Grammar Rules For The Nerds In Tweed & Everyone Else

I love Fark. If you haven’t read their “news” stories, you really should. You are in for a treat. Diverging from their normal “news of the weird” types of posts, Fark links to this Lit Reactor post by John Gingerich entitled 20 Common Grammar Mistakes that (Almost) Everyone Makes. To encourage you to hit the link and read the gems, I am not going to copy here the usage rules, but I will point you in the right direction with the instances of grammar danger, a few of which hit my pet peeve list:

Who and Whom

Which and That

Lay and Lie

Moot

Continual and Continuous

Envy and Jealousy

Nor

May and Might

Whether and If

Fewer and Less

Farther and Further

Since and Because

Disinterested and Uninterested

Anxious

Different Than and Different From

Bring and Take

Impactful (*hint: it isn’t a word and neither is irregardless)

Affect and Effect

Irony and Coincidence

Nauseous

Perhaps my favorite part of the article is Gingerich’s acknowledgement that grammar is an “ultra-micro component in the larger picture.” However, it is worth paying attention to the rules when your audience may demand such attention or when failure to fix may distract attention in unintended ways. How’s that for a mouthful?

Advertisements

Updates to Google Docs Are Spiffy

Yes, I said spiffy. One of the questions most frequently asked of me is how to work on documents across devices and ensure that changes made in one place show up everywhere. There are plenty of different options for reaching this result, but one of my favorites is Google Docs. In its early days, Docs was a super-stripped down word processor that primarily offered the ability to access the document from anywhere. Heavy on the access, light on the processing feature set. But Google has been steadily improving the interface and the tools, making Docs more like a replacement of your local processor, rather than a supplement. And mobile improvements are high on the priority list.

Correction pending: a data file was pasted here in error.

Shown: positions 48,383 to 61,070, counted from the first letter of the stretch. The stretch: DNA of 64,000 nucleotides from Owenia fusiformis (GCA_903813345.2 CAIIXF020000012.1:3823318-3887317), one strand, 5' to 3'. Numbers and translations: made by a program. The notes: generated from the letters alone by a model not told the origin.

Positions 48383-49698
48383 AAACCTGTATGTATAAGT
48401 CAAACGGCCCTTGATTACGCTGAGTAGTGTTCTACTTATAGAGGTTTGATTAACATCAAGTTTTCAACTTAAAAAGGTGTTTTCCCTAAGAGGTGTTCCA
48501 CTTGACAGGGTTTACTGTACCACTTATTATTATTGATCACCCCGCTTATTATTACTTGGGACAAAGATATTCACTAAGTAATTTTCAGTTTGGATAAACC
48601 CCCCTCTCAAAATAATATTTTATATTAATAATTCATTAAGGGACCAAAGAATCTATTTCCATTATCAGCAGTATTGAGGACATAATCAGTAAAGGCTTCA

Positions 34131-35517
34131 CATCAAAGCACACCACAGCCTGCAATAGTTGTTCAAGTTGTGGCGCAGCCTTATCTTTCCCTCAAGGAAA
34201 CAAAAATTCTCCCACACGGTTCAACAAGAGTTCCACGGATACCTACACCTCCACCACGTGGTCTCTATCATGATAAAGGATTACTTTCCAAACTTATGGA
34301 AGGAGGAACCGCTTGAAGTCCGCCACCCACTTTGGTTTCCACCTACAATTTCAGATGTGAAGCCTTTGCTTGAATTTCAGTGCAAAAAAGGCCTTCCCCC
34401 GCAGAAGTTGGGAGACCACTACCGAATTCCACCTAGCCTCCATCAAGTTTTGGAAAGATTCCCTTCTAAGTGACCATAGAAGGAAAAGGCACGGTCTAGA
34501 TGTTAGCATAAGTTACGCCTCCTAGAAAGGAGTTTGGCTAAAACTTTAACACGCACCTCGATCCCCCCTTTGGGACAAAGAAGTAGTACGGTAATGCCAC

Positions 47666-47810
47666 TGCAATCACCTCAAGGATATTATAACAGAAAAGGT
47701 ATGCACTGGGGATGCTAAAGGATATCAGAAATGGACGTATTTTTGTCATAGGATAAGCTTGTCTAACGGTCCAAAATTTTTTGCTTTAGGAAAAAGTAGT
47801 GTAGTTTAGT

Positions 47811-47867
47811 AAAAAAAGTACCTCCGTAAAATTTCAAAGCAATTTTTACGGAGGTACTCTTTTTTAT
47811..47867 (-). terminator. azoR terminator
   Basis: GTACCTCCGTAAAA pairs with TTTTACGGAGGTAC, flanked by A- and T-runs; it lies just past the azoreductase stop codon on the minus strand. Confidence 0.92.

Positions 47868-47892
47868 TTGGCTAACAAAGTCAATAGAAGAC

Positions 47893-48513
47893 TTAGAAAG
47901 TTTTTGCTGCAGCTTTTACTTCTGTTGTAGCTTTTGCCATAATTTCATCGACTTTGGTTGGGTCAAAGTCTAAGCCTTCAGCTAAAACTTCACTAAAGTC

Case in point. Google Docs Blog has just announced a few nice new features specifically designed for Android, including the ability to designate certain files as available for offline access and write-ability and improved view on Android-powered tablets. For files that you’ve selected to make available offline, Docs will automatically update the changes when you enter Wi-Fi. Or manually update when you are in a data connection by simply opening the file. For tablet users, get ready for a high-definition version of your document when viewing online. Swipe left and right to navigate through pages or use the slider at the bottom for quick maneuvering.

Some people are put off by working with their documents on their phones or tablets, but I have found the ability to do so very helpful in certain circumstances. Google Docs and Android users now have even more to love about mobile word processing.